It’s sad when artist can not communicate between themselves. As the event so clearly illustrates…that: there were artist who stood by why others were arrested. That is really sad and disgusting–that there appears to be a divisive stance–on one side their are those who lack Balls and on the other there are those with cans of spray paint who in stealth show that they do. I don’t know about the rest of you but I’d feel really embarrassed to stand by and let Uniformed authority sort out and judge who’s who. Who ever witnessed the escape of the Taggers should have given refuge or alibi to the Spray Painting perpetrators. Then each group could have sorted out there differences privately.

    That event illustrates a sad moment in the history of Miami’s developing Art scene. I hope that, at least, any charges are dropped.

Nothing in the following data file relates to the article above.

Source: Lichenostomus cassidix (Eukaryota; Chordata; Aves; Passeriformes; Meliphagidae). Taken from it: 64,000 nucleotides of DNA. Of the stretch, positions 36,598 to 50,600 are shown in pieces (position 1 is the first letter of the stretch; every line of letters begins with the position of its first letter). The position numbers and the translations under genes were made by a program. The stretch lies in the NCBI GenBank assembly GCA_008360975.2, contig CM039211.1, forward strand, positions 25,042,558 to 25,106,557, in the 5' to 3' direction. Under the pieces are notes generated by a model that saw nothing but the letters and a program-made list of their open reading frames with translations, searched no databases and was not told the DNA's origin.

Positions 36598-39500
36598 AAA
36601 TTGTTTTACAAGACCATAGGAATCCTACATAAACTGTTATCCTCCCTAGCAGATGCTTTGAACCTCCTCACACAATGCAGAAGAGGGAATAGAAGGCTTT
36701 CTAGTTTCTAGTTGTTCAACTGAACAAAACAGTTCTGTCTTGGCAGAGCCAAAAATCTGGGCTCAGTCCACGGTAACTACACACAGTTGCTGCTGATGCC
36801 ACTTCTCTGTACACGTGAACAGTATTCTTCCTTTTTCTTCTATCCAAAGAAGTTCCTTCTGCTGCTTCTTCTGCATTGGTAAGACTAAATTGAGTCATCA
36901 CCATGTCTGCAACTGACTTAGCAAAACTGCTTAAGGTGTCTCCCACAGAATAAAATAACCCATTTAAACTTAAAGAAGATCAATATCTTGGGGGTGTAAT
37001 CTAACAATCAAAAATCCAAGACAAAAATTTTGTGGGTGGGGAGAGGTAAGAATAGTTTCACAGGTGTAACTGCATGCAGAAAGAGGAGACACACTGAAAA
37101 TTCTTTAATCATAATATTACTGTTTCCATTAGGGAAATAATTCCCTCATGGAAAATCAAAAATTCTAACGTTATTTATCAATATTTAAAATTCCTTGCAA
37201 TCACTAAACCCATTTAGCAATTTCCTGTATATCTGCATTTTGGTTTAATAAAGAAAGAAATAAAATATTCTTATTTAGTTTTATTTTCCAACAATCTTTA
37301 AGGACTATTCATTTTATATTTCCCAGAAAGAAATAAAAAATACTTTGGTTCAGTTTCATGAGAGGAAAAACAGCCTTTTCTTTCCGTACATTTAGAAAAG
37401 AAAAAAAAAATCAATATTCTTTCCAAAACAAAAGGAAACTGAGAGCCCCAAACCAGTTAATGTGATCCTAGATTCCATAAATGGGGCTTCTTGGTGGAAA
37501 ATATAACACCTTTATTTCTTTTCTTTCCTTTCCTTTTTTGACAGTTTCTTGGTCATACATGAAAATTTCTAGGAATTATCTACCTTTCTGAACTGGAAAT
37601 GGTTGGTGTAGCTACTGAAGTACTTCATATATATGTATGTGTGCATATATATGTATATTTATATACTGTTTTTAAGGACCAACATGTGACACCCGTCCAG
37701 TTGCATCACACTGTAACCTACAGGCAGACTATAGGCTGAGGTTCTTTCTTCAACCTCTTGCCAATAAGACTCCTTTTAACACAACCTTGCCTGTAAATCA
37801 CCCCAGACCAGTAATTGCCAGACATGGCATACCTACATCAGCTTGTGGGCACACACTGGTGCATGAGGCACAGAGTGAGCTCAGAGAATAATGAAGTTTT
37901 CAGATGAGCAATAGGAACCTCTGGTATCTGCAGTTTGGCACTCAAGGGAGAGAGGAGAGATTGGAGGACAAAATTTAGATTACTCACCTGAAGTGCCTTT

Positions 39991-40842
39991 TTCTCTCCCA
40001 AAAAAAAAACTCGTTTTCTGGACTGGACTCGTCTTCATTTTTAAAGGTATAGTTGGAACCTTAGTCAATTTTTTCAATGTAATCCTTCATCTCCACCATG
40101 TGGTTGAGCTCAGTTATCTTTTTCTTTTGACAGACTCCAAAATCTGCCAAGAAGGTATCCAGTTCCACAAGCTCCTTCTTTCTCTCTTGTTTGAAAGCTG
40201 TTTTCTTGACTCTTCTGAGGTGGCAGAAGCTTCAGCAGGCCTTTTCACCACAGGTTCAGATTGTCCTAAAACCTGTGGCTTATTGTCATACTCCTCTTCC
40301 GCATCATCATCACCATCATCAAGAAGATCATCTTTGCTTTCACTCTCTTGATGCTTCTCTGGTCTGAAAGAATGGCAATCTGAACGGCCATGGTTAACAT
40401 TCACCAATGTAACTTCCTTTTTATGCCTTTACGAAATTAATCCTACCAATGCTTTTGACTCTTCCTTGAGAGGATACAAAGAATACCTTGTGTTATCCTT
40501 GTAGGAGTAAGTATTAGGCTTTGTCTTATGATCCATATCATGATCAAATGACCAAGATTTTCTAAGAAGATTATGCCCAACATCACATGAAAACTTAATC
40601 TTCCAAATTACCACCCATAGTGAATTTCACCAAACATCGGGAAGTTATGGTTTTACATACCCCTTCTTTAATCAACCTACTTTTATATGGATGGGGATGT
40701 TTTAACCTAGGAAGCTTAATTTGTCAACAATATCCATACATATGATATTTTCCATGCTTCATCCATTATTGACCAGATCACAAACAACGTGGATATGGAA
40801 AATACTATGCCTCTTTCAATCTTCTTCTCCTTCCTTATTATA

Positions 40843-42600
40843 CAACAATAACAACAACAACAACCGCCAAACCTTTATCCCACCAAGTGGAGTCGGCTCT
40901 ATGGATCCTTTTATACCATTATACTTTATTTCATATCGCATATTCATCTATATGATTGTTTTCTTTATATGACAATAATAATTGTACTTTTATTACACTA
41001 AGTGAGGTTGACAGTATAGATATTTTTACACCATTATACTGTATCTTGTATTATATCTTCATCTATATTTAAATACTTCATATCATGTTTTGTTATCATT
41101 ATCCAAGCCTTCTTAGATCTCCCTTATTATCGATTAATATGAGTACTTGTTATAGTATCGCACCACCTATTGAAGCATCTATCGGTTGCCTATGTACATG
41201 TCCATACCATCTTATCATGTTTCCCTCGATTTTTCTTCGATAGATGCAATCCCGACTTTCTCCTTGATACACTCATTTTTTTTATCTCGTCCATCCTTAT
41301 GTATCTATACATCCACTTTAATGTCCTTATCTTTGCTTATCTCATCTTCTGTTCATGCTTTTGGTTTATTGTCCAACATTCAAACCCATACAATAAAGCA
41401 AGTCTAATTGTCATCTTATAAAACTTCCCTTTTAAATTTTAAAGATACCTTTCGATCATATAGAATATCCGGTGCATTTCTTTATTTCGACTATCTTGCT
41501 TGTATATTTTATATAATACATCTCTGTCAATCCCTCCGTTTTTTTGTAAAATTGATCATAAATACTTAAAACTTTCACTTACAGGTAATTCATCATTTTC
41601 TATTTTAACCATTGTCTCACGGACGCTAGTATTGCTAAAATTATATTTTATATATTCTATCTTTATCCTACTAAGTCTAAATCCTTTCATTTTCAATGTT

• Richard Haden

    There is a comical coincidence: Police shoot unarmed mannequin at locust projects; police arrest armed artist with pallet in hand. (the Graffiti artist’s pallet, being various cans and colors of spray paint–not unlike a painter’s pallet who works from various hues of oil or acrylic) I think the police are getting too much attention.

    I guess the artist or tenants at the above mentioned building were not aware that they as tenants had the right to tell the police to leave the Graffiti artist be. Since the artist / tenant are in authority as caretakers of the property, they must have the ultimate authority who comes and goes from the normal passageways or roof top. Sorry if I offended any one. But hearing that any one went to a Miami jail over expressing them selves on an empty parapet is very disturbing to me.